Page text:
Race. Gender. Religion.
You don’t have to look far to find inflammatory comments when these topics land on news and social media sites. People unfriend one another over opposing opinions (or how they’re expressed), and wherever participants can post in anonymity, the comment feed becomes a war zone.
During the “Courageous Conversations” led by the Gonzaga Student Body Association, however, students, faculty and staff members gather for respectful dialogue. They learn about these heated topics, and hence about themselves, within the context of their own personal experience and in relation to events making headlines.
This spring, when the scheduled discussion was the Freddie Gray incident in Baltimore, there had also been an incident closer to home: the shooting of a Hispanic man by police in Pasco, Washington. One Gonzaga student from the Pasco area, relating to the unfolding chaos in Baltimore, said to a friend, “All I could think was, ‘Please don’t burn down my hometown.’” Others expressed their anger and frustration that some classmates seemed oblivious to either event. This kind of dialogue and its introspective purpose is inherently
Jesuit, and the impact lasts a lifetime.
Dennis Shea (’65) is a testament to that. A resident of St. Louis, Dennis lives just 20 minutes from Ferguson, the site of a similar racially charged incident. Responding to my previous letter regarding “Catching Zag Fever,” Dennis shared that for him, all the conflicts surrounding race and cries for justice brought his mind back to his experiences at Gonzaga. His encounters 50 years ago, as a white student who had high regard for black classmates when segregation was still hot, urged him to action. He donned his old GU letter sweater and drove to Ferguson where he struck up an encouraging conversation with business owners who had just been featured in the New York Times. And – because he felt like he just had to do something – gave them a little cash to help the next few customers.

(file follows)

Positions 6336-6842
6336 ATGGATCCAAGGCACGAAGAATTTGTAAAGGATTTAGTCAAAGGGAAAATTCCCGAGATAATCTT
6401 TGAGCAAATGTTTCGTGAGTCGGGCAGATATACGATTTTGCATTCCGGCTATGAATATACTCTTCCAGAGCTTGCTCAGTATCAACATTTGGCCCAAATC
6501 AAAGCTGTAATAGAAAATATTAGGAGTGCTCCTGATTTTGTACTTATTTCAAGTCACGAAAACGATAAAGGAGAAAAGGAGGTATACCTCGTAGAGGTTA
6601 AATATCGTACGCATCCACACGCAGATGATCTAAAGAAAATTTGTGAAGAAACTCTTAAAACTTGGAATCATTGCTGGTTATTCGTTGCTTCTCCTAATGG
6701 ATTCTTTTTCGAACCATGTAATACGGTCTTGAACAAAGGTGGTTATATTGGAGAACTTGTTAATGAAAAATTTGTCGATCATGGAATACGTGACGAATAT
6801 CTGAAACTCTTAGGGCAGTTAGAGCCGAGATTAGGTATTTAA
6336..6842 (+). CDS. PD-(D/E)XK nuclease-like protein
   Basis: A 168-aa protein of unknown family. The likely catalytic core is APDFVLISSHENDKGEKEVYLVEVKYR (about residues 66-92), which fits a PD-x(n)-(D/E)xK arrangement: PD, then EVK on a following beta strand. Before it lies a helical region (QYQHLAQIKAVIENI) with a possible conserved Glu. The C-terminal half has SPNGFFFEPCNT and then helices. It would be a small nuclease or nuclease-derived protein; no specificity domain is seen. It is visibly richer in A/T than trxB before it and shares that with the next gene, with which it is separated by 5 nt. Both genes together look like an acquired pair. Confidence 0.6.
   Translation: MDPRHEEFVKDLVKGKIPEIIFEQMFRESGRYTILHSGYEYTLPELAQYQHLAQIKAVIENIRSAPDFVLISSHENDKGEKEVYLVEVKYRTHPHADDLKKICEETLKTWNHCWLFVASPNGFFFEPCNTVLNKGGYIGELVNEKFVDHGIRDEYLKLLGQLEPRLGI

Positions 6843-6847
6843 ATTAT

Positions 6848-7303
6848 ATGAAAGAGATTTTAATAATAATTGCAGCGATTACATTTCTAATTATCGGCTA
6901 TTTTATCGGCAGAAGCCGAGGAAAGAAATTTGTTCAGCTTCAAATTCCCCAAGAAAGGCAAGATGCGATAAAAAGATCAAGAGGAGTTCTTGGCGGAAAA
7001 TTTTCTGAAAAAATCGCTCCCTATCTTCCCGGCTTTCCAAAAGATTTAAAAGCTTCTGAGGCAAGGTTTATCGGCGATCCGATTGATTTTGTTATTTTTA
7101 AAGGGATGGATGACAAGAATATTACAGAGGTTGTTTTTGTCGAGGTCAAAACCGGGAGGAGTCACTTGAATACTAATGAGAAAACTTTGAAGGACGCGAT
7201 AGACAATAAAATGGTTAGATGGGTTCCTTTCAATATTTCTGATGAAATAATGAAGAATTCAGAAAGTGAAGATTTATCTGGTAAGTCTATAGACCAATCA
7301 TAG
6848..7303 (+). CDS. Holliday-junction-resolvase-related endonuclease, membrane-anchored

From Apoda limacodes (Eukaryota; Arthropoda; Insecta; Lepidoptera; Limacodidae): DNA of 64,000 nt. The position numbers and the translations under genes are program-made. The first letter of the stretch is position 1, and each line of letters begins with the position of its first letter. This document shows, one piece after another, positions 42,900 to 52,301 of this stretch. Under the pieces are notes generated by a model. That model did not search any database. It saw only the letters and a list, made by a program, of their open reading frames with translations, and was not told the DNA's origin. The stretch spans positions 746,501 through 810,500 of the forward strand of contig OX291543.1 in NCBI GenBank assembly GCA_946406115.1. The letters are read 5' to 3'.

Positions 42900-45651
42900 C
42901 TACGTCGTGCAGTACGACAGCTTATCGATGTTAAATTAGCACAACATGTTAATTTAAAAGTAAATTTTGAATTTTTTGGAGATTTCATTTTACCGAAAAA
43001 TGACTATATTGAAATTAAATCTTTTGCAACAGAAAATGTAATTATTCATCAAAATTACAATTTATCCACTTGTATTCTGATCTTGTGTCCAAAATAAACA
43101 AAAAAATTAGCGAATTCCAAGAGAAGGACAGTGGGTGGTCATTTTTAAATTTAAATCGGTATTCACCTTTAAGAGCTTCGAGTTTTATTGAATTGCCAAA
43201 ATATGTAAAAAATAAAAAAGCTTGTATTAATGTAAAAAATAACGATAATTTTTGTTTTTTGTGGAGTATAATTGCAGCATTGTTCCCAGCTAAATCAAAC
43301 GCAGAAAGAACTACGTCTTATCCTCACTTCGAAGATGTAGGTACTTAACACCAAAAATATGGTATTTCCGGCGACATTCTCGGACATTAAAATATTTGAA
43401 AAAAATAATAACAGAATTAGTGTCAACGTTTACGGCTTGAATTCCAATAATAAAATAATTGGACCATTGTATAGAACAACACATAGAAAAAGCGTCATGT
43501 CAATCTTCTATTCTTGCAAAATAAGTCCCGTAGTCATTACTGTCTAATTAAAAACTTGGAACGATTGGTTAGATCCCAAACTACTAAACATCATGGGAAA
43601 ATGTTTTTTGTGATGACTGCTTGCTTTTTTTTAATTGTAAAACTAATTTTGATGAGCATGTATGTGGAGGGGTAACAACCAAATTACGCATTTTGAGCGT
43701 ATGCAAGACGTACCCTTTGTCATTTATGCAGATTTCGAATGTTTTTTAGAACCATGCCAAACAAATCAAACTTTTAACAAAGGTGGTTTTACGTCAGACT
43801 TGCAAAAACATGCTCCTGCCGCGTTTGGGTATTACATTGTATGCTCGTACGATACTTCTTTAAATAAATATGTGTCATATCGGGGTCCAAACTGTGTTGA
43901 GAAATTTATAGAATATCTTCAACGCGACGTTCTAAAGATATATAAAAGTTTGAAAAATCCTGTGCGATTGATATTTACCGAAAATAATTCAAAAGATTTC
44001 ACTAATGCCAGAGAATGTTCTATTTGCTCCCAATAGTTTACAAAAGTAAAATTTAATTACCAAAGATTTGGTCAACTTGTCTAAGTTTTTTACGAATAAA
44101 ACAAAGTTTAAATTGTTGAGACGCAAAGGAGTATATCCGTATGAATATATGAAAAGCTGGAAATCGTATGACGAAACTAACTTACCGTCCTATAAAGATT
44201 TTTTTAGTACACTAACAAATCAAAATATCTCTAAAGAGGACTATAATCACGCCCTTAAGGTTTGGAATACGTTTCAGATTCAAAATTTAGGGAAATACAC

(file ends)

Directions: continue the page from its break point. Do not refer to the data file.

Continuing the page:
I’m inspired by Dennis and by our current students, who share a common commitment to viewing the world and all its problems through the lens of what we can do to make it better. In seeing problems, we identify solutions; in witnessing pain, we offer compassion; in viewing disheartening trends, we step out of our comfort zones to start a crucial conversation.
By Kate Vanskike, Editor, Gonzaga Magazine
Originally published in the Fall 2015 issue, available at www.gonzaga/edu/magazine.
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